This year I would use the players that I have on offense that were recruited by Callahan to run the West Coast offense and do just that – run the West Coast offense. As I said before, the offense actually got pretty good at that style of play over the last few years and the players – and coaches – are in place to run it. Senior quarterback Joe Ganz returns under center and he just needs to take up where he left off at the end of last season. After taking over for an injured Sam Keller, he threw for over 400 yards in each of the final three games, including a record-setting 528 yards and seven touchdowns against Kansas State.
Shawn Watson also returns to coordinate the offense and understands the offense enough to maintain its current effectiveness. As much criticism as Callahan received for having too big of a playbook and doing too much on offense, this isn't the time to tinker with it just for the sake of change. It would be much better to run it just as it is while the defense is getting better than to spend a year or two going backward on offense at the same time they are trying to go forward on defense. Just ask Bill Callahan what happens when you fail to stay good on one side of the ball while you are trying to fix the other side. The Cornhuskers had their first losing season in 25 years in Callahan's initial campaign at Nebraska.
Now, I would suggest trying to do something about the turnover situation as quickly as possible. Nebraska was 90th (out of 119) in turnovers lost last season with 11 fumbles and 17 interceptions. If they could just cut this in half next year they would probably win a couple of more games on turnovers alone.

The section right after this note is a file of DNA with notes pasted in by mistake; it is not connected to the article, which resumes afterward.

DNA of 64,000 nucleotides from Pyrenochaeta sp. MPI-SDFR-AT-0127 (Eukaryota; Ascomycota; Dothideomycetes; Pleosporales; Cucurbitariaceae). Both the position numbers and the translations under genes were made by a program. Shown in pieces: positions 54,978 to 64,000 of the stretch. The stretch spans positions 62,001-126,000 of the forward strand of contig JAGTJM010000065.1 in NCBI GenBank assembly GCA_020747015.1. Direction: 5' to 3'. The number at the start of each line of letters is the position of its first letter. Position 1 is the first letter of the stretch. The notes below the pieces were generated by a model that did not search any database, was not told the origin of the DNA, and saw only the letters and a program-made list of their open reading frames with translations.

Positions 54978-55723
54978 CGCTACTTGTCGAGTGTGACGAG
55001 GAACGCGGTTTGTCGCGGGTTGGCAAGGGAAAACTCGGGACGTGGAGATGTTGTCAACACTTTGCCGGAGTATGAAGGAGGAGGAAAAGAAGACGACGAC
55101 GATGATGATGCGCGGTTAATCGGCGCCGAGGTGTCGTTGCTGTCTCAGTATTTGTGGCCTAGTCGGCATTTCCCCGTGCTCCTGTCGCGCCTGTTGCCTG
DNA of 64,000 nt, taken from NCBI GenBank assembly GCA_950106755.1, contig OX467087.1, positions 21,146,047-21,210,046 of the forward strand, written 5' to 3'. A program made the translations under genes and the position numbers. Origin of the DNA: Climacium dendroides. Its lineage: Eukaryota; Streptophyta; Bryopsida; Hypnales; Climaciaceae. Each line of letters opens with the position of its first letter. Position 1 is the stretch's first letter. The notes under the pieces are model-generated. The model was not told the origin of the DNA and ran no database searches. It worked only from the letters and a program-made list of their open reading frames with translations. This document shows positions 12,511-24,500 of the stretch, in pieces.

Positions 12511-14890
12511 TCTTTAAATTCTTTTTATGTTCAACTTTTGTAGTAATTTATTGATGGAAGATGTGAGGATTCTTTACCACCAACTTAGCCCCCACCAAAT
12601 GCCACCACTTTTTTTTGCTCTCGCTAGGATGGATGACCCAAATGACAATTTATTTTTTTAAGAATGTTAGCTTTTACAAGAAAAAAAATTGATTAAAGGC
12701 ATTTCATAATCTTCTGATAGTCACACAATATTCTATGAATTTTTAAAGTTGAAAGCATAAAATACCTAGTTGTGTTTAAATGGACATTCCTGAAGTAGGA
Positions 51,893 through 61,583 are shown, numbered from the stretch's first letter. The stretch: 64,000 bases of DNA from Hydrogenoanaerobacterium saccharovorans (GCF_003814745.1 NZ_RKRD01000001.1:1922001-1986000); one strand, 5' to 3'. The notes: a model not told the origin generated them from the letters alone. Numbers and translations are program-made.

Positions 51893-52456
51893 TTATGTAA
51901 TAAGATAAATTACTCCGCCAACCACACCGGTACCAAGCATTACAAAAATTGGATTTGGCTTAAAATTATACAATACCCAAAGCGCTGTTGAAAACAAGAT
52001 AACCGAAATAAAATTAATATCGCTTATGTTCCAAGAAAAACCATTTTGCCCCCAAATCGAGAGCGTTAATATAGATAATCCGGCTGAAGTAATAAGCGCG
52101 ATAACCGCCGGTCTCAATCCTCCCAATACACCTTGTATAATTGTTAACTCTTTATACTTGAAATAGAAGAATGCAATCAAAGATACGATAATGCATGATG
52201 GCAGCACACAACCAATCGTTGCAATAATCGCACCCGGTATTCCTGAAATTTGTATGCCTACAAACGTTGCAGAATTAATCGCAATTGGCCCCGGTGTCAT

However, from a recruiting standpoint, I would start looking immediately for a Pat White/Dennis Dixon-type of athlete to play quarterback at Nebraska – two or three of them, in fact. Can you imagine Tommie Frazier running Oregon's or West Virginia's offense 2-3 years from now at Nebraska? I realize Joe Ganz was a pretty good dual-threat quarterback in high school, recruited by Eastern Michigan and Northwestern, but I'm talking about a Heisman Trophy-type of guy that is a difference maker.
This would allow Nebraska to develop a system offense that can be built around homegrown, corn-fed, weight room-hardened linemen who can zone block and play-action pass protect like a bunch of trained pigs (please excuse the Arkansas Razorback reference). It will allow you to have an offense that runs the ball for over 200 yards a game and passes for about the same. It would also allow you to attract two or three of the top running backs in the country. I realize you would need a few more quality receivers than in the old days under Osborne, but if Texas Tech can find enough of them, so can Nebraska.
If Nebraska is going to work it's way back into the race for the Northern Division championship of the Big 12, that can be accomplished by playing better defense and keeping the offense status quo. However, for the Cornhuskers to be a national champion again and regain their place among college football's elite, there must be a fundamental change in their offensive philosophy.
That change should be the shotgun zone read.
Of course, that's just my two cents worth.